The 9/11 exhibit is pretty much all I’ve been working on lately. I’ve been keeping a to-do list and nearly everything’s crossed off. Tomorrow night we set up and Thursday morning the exhibit opens.
The past week I’ve been collecting videos from the newsroom (like this and this), working with an animator on the slideshows, checking in on the progress of the R&D department’s augmented reality experience, designing signage for everything from the display cases (“Do not lean on the display cases”) to contextual information for the Tribute in Light and Damon Winters photos and captions for the 9/11 relics our readers submitted to the paper. Most of the content in the exhibit goes live on or after Thursday 9/8.
During all of this our photo rights manager and project manager were double, triple and quadruple checking the photo credits with the newsroom and our database, which hasn’t always been accurate. Incredibly frustrating for everyone involved.
Over the weekend I read Frank Rich’s piece in New York Magazine about the stark difference between the America we thought we were going to have after 9/11 and the America we have today. It mentioned the “Falling Man” photo, which ran inside the NYTimes on 9/12 and was never published again. It’s an example of the sterilization of 9/11 and the lack of sacrifice we’ve all faced since then. “Go shopping,” Bush said. So I’ve decided to include this spread with a caption (we’re fact checking Frank Rich’s claim tomorrow before we write a caption for it). It’s hard to look at, but treating it as a “relic” (a newspaper spread) and putting it in the display case instead of enlarged and mounted on the wall accomplishes my goal of paying respect to the actual events of the day while not focusing on really disturbing imagery.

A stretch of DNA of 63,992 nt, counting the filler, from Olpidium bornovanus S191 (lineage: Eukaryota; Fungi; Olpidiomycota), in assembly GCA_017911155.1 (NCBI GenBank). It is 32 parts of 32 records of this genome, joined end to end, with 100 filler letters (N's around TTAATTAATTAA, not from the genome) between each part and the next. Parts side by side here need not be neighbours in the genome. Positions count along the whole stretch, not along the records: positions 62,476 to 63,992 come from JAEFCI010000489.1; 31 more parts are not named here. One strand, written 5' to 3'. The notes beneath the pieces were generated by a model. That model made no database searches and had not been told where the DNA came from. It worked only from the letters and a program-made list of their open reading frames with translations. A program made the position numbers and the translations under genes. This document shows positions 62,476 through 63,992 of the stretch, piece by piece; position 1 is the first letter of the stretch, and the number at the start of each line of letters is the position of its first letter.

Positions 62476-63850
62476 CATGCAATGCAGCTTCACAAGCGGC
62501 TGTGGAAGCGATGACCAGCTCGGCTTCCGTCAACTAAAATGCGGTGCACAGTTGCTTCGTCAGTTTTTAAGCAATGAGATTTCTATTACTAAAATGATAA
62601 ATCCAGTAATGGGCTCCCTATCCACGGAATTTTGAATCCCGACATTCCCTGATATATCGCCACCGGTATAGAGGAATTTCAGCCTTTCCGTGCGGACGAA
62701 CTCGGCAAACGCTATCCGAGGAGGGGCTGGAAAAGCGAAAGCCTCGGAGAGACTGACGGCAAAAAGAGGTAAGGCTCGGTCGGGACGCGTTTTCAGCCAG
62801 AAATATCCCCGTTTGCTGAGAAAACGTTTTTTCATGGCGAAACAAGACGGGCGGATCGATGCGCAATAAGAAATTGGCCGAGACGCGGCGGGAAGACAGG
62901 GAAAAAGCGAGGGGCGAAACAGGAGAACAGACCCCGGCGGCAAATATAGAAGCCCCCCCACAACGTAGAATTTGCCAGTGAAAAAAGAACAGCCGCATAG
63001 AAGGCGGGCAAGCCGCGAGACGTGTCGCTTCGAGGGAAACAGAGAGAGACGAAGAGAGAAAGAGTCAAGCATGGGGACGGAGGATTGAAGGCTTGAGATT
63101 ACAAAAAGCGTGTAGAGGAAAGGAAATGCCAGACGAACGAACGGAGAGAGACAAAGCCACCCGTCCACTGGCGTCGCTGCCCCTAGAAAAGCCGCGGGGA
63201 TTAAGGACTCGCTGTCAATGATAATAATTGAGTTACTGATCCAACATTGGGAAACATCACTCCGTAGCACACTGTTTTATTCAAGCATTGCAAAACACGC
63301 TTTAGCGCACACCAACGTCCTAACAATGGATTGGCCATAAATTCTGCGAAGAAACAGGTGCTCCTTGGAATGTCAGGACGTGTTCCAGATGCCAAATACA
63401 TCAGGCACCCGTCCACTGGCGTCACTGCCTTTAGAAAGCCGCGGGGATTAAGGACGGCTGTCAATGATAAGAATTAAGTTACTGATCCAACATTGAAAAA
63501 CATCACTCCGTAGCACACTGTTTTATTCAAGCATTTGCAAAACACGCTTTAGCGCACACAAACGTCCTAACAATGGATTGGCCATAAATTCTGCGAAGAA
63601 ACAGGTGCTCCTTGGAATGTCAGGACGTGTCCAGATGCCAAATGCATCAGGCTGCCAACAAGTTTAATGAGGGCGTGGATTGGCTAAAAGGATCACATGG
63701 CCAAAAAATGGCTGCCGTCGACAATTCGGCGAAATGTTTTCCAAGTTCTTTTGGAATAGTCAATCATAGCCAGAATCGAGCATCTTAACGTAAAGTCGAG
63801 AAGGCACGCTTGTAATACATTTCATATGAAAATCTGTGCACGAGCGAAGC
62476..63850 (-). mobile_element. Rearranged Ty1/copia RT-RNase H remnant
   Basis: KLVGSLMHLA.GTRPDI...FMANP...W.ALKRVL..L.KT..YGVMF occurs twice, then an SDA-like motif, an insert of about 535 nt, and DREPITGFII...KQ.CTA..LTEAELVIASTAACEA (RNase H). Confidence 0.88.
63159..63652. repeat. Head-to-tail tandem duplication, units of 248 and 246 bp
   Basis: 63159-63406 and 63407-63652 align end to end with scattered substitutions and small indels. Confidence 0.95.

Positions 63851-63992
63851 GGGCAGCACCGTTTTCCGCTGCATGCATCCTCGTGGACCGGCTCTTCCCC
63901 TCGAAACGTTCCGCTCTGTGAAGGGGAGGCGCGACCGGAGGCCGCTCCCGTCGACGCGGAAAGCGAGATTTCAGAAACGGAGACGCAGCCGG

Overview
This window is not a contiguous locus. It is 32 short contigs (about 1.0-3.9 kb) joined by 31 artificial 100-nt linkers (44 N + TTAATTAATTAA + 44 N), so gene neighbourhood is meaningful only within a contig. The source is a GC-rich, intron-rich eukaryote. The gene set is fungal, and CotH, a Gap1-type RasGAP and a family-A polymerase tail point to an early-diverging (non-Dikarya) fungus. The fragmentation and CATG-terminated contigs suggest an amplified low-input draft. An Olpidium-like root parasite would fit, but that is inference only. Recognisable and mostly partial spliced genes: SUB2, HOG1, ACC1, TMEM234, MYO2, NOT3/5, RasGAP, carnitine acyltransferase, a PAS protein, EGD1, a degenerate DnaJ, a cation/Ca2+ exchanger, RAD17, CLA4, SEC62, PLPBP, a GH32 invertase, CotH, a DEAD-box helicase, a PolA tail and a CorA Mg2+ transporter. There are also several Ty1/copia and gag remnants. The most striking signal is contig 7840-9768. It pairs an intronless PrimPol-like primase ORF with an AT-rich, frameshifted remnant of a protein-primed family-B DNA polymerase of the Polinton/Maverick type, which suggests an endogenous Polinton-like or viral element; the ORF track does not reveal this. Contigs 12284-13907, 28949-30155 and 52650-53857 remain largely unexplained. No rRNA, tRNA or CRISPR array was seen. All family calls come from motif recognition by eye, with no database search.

I’ve never been involved in a project this big before and with this much exposure. If I think too much about all the little details involved from the exhibit and various signage to the ad and the program people can pick up at the entrance to the lobby, it can get overwhelming really fast. But I started at a macro level and have worked my way down through the details over the past two months. Because of that I know the big things are all covered and all I have left are a few remaining pieces.
Tomorrow I’ll be planning the layout for the relics in the four display cases; captions and signage will be mounted; and I’ll be at The Times until probably 1 a.m. supervising the installation. I think this exhibit will be something The Times, its staff, its freelance photographers and hopefully New Yorkers will be proud of.